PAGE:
THE NEWS:

The DC Health (formerly known as the Department of Health) reports that two D.C. residents are being tested for the coronavirus after showing symptoms of the novel virus that originated in Wuhan, China. Already one person in the District underwent an investigation but tested negative.

The Centers for Disease Control and Prevention confirmed five cases in the U.S., with a majority testing positive for the coronavirus in western states. Still, nationwide, 73 cases are pending an investigation. 

This is a respiratory-borne illness, so anyone who has contracted the virus almost certainly got it when interacting with someone else who has it, the National Institute of Allergy and Infectious Diseases Director Dr. Anthony Fauci tells NPR. Where did the virus originally come from? The leading hypothesis is that it spread to humans from animals at a seafood market in Wuhan.  

Since the outbreak was announced on Dec. 31, coronavirus has spread throughout China and a few cases have popped up in at least a dozen other countries. As of Wednesday, 132 people have died from the mysterious new virus, according to Chinese officials. China’s National Health Commission reports the number of confirmed cases increased by 25 percent between Tuesday and Wednesday, landing at 5,974. 

There’s a lot we don’t know about the new coronavirus (also called 2019-nCoV)—like, is this the next pandemic? Right now, scientists are making informed guesses. Here’s a handy Vox explainer on what we do know about how contagious and how deadly 2019-nCoV is.    

Take comfort in knowing the U.S. is taking various precautions. Fauci says the National Institutes of Health is already working on a vaccine, though it’s at least a year away. Meanwhile, there are travel restrictions in place. American University, for example, is prohibiting travel to China and students currently studying abroad in the country have been told to return home immediately, amid the outbreak.  

A word of advice as this continues to unfold: Wash your hands.

—Amanda Michelle Gomez (tips? Email agomez@washingtoncitypaper.com)  

CITY DESK LINKS, by Amanda Michelle Gomez:

  • D.C. police officers can only handcuff suspects 12 and under if they present a danger to themselves or others, per new guidance released by chief. [DCist]

  • Limited liability corporations operating in D.C. now need to disclose more details about their ownership structures to the Bowser administration after a consumer-protection law that passed more than a year agofinally takes effect. [BizJournals, Twitter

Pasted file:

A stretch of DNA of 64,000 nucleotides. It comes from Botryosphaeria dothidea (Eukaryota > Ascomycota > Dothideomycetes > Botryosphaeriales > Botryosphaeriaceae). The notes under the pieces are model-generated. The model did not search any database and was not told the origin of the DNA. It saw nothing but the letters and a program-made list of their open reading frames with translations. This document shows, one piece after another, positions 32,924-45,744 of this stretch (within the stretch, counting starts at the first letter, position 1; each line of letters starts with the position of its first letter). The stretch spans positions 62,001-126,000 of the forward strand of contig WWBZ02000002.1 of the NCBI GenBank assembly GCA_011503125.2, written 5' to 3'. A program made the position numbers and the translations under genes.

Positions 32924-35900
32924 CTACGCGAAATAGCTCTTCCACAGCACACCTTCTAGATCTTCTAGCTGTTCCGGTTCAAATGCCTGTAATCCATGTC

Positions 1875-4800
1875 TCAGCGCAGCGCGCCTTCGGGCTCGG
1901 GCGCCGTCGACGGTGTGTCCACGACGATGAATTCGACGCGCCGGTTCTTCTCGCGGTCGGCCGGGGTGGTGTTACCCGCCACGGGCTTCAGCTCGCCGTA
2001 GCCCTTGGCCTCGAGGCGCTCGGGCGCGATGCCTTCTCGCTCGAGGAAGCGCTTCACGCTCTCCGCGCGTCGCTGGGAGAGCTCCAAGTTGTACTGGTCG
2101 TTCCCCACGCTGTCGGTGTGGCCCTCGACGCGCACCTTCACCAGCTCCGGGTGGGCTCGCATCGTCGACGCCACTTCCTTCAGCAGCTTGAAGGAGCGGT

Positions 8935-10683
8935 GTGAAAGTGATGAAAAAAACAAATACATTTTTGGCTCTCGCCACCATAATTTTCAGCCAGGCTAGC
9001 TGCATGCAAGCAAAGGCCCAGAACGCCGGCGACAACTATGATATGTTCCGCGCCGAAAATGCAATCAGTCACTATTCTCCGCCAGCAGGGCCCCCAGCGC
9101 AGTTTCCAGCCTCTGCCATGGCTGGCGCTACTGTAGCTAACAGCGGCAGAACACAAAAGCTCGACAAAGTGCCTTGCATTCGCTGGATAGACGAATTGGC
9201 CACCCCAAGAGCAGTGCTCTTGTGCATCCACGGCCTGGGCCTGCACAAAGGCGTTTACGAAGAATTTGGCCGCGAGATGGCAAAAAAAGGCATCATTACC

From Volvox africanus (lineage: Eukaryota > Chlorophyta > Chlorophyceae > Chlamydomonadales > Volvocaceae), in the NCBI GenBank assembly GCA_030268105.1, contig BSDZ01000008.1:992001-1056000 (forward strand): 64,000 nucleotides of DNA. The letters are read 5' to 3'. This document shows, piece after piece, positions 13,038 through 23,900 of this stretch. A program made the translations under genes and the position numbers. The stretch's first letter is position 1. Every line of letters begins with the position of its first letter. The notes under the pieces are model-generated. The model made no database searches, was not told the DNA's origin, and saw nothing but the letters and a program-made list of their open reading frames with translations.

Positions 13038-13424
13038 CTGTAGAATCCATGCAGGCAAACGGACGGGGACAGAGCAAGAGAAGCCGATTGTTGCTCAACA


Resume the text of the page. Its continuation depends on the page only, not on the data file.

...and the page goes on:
• Report: D.C.’s history of exploitation and discrimination led to present-day inequities in employment and income opportunities between black and white residents. [DCFPI]

  • Post clears reporter suspended over Kobe Bryant tweets, doesn’t apologize. [Washiontonian]  

LOOSE LIPS LINKS, by Mitch Ryals (tips? mryals@washingtoncitypaper.com

  • Ward 2 residents groan and grin at Jack Evans’ recent announcement. [Post]

  • Prince George’s County cop charged in fatal shooting of handcuffed man. [WAMU, WTOP]

  • Sports betting is on the table in Virginia. [WBJ]

  • Mayor Muriel Bowser says her daughter will probably attend Shepherd Elementary School. [Post]

YOUNG & HUNGRY LINKS, by Laura Hayes(tips? lhayes@washingtoncitypaper.com

Y&H is out of the office.

ARTS LINKS, by Kayla Randall(tips? krandall@washingtoncitypaper.com)

  • D.C. trio Too Free’s upcoming album takes the group to groovy new electronic heights. [WCP]

  • New book Mangy Curs and Stoned Horses recounts the early history of animal control in D.C. [Washingtonian]

  • A group of D.C. Girl Scouts want to make the endangered little brown bat the city’s official mammal. [WAMU]

  • Artist and Baltimore native Paige Hernandez discusses The Royale, the play based on African American boxing history that she’s directing, set to open tomorrow at 1st Stage. [DC Metro Theater Arts]

SPORTS LINKS, by Kelyn Soong (tips? ksoong@washingtoncitypaper.com)

  • Kristi Toliver has been a coaching pioneer, working with the Wizards while still being an active WNBA player. Now, because of her unique situation, WNBA players like her will be able to get paid a competitive salary while coaching in the NBA. [Bullets Forever]

  • Two former Washington NFL players are on the roster for the DC Defenders of the XFL. [NBC Sports Washington]

  • The D.C. area is well represented in the U.S. women’s national team’s Olympic qualifying roster with Washington Spirit stars Rose Lavelleand Andi Sullivan, Virginia native Ali Krieger, and D.C. resident Kelley O’Hara. [U.S. Soccer]

  • Nine people died on Sunday in a helicopter crash that claimed the life of Kobe Bryant. Washington Post columnist Kevin Blackistone explores what the collective reaction to the tragedy and focus on Bryant reveals about our society and how it reminds us that no one is invincible. [Post]

MAKE PLANS, by Emma Sarappo (Love this section? Get the full To Do This Week newsletter here. Tips? esarappo@washingtoncitypaper.com)

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